By: Dori Baker
April 02, 2012
My 72-year-old mother called the other day to give me some unexpected news: she was reading the Bible. She had gotten through Genesis and was now looking at Mark. My mother, you must understand, was a “none” (shorthand for “no religious preference” on the US census) long before that was trendy. The subject of multiple baptisms as a child, she now keeps her distance from most things that smack of organized religion, unless I happen to be preaching.
What was the impetus for her to dig up a Bible and dust it off? My new book “The Barefoot Way: A Faith Guide for Youth, Young Adults and the People who Walk with Them.”
It’s intended to spark just that kind of response – in teenagers and young adults – those very people so prone to become “nones” if we read the current data. I call it “upside down Bible study.” First you hear a story, a true story, from someone’s life. It may be a story about anything: a bench at Wal-mart, a hummingbird, and flip-flops all make appearances.
After hearing the story, you step onto the holy ground of meaning making. As humans, we are first and foremost meaning-makers. Our brains are always seeking connections, looking for patterns, wanting to know “why” from the time we learn to speak. When we follow that natural urge a little further, we may ask where our stories overlap with God’s story—as revealed to us in Scripture, experience, and Christian tradition. We move toward wondering what God might be calling us to be and do as we collaborate with God in constructing a future.
Sometimes, when we open our meaning-making to a trusted circle of friends, we see things we cannot see alone. We see images and hear whispers of connection that elude us in solo quests. If we carefully prepare our hearts and minds, we might even sense one another’s “shy souls” coming out of hiding to bask for awhile in the mysterious presence of God among us.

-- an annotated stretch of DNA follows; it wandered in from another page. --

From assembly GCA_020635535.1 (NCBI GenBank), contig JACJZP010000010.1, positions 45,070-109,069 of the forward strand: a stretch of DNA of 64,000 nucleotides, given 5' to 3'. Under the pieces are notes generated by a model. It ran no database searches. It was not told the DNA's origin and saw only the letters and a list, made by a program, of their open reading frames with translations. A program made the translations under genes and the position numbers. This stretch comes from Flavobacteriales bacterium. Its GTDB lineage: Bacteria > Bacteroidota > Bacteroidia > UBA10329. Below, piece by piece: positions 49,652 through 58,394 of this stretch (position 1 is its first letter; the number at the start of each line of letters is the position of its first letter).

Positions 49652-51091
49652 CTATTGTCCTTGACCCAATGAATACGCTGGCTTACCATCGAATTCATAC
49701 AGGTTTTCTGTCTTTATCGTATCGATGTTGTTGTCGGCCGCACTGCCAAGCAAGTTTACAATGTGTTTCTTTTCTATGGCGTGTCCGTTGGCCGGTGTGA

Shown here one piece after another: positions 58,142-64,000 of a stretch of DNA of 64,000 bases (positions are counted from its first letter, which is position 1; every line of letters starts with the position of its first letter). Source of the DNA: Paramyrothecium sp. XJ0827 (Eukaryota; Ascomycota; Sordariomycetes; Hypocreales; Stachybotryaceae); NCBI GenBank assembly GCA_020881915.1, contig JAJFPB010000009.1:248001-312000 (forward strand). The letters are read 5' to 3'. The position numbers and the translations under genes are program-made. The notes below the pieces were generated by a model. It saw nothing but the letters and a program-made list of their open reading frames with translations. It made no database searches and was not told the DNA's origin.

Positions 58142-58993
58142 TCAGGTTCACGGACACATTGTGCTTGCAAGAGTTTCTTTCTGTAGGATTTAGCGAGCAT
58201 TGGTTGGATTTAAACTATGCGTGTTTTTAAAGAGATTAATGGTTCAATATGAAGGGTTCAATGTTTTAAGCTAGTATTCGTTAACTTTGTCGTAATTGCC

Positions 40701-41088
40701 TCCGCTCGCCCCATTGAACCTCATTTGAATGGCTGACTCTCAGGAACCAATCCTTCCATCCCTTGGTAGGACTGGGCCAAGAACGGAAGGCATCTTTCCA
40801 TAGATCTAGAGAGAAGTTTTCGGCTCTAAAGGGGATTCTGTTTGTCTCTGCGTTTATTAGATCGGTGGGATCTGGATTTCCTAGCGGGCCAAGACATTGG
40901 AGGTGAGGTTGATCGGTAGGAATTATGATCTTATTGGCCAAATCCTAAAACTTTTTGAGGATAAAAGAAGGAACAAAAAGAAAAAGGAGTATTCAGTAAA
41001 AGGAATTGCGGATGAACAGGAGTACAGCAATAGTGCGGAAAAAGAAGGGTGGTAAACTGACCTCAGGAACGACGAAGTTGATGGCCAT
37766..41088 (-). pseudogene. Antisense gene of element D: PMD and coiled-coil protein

People of all ages can step onto this holy ground, and I believe congregations are places where that sometimes happens. What if we found a way to allow that to happen more frequently? What if we got serious about creating spaces for intergenerational meaning-making?
It was this hope that brought about “A Barefoot Way.” For the past dozen years, I’ve been practicing this kind of storied meaning making with various groups of women, men, children, youth, and adults. I’ve collected some of my favorites to create a method of spiritual formation that I teach in the book. In Austin, TX next month, I’ll be teaching it to a group of Presbyterian Christian educators. I am bringing along a friend and former student, Aram Bae, who is a practicing PC/USA Christian educator completing her doctoral work. A story from Aram’s childhood is included in the book, and she’s gone on to think carefully about how this method can be a gift in various contexts of race and ethnicity.
When participants leave this time, they’ll be renewed in their ability to lead that very human search for meaning. They’ll have everything they need adapt this method—at the end of a mission trip, in a Sunday morning small group gathering, around a campfire, or at a local coffee shop. They’ll be inspired to look for signs of God and help others think more theologically every day.
Perhaps someone in one of their ministries will wonder what Exodus has to do with their life, go looking for that dusty book, and begin to wonder how God might be calling them into the future.